Liam Williams believes he could have a shot at the WBO middleweight title fight against Demetrius Andrade if he defeats Andrew Robinson on Saturday.
The Welshman built up some impressive momentum before the coronavirus pandemic delayed his career. Williams will fight for the first time since December at the BT Sport Studio in east London, England.
Williams (22-2-1, 17 KOs), 28, makes a second defence of his British middleweight title against Andrew Robinson, hoping it will be the final hurdle to clear before challenging American Andrade for the WBO world crown.
“The Andrade fight was supposed to be my next one because I was the mandatory challenger, but COVID-19 has put a spanner in the works,” Williams told ESPN.
“But it doesn’t matter, I’m just trying to stay positive and active. I’m going to be defending my British title and that will make me happy.
“When the Andrade fight happens, it happens, I’m eager for it to happen but I’m young enough and fresh enough to wait for it because we are all in the same boat and there’s no point crying about it.”
Williams is from Tonypandy in the Rhondda Valley, Wales, but prepares for fights in Sheffield, England, at the famous Wincobank Gym which has produced the likes of Naseem Hamed and most recently Kell Brook.
Williams left Welsh trainer Gary Lockett for Dominic Ingle in 2018 and has produced six stoppage victories on the trot, after two defeats to Liam Smith in 2017.
Such form makes Williams one of the most improved boxers from the U.K. in the last year or so and he puts it down to a few things: “My trainer Dominic Ingle and the set up here in Sheffield was what I needed at the time, a fresh beginning,” Williams said.
“I got too comfortable in my own surroundings and I wasn’t making sacrifices so I needed a change and Dominic is a great trainer. There was also the move up in weight — I can still make light middle, but I’m performing at my best at middleweight.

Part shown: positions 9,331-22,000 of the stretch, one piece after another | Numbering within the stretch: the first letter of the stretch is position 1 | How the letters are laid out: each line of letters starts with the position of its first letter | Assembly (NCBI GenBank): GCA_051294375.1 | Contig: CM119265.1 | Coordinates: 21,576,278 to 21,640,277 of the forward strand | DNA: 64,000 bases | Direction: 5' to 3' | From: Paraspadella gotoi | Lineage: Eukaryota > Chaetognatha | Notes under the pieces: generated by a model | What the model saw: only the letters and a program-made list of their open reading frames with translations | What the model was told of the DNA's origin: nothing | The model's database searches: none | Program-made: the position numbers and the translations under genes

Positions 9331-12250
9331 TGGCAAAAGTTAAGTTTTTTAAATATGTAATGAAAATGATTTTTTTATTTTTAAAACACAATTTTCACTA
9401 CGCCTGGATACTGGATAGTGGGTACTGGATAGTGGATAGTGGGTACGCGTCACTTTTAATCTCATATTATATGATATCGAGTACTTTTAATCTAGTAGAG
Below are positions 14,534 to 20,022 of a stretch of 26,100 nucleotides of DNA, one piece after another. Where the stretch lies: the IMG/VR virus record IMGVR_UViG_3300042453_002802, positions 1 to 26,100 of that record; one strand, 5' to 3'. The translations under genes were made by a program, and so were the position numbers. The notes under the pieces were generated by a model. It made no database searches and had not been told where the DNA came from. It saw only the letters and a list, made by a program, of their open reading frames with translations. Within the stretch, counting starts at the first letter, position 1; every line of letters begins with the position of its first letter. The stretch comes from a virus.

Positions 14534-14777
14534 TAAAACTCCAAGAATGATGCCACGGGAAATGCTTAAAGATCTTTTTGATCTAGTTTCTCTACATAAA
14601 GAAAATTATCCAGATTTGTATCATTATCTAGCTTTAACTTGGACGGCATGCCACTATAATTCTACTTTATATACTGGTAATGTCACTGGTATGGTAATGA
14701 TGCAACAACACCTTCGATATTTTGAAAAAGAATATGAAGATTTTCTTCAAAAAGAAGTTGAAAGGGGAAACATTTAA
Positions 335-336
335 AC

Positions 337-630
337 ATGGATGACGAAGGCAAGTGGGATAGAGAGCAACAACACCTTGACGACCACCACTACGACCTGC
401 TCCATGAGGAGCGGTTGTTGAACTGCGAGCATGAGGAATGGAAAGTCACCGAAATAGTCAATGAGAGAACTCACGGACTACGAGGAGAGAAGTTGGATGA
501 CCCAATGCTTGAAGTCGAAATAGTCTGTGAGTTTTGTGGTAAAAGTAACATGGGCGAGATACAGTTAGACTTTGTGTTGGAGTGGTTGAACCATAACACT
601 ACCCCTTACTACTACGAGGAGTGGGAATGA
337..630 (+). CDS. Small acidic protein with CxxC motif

“Being around the right people in the gym in Sheffield is also a factor, I’ve got added belief. I’m training alongside the likes of Kell Brook, a former world champion, Kid Galahad, Robbie Davies Jr. and Willy Hutchinson.
We’re all operating at a high level and we’re all chasing the same things, trying to reach our goals. It’s a good environment to be in.”
Williams, who worked as a roofer before concentrating fully on his boxing career aged 20, opted to box as soon as the opportunity arose, rather than waiting for when crowds are allowed to return to sports events in the U.K. which would generate larger revenue.
“We are all sound but it’s been a crappy time not getting any dates,” he said.
“You have to take it as it comes and I believe slowly it’s starting to come back, without crowds at the moment. For those boxers who are waiting for the crowds, you just don’t know how long you could be waiting for while there’s rising cases in certain areas.
They could be spiting themselves by choosing to wait rather than fight now without crowds. For me it’s good to keep active because it could go on for a while yet.”
Andrade might be Williams’ target for 2021, as long as he gets past Robinson (24-4-1, 7 KOs), but British rival Chris Eubank Jr. (29-2, 22 KOs) is also on his radar.
“Robinson is a decent all-round fighter but I believe in my ability and if I turn up it definitely doesn’t last the distance,” Williams added.
“But I can’t be looking over him because he’s a potential banana skin and he could ruin all my plans [for] the Andrade fight.
“The Eubank fight really appeals to me, it could be really interesting for the fans and I think it would be popular.
“I believe Frank reached out to his team, whoever they are, but it wasn’t to be right now but in the future I would love that fight. When I win a world title he will come knocking at my door and I will be ready to knock him out then.”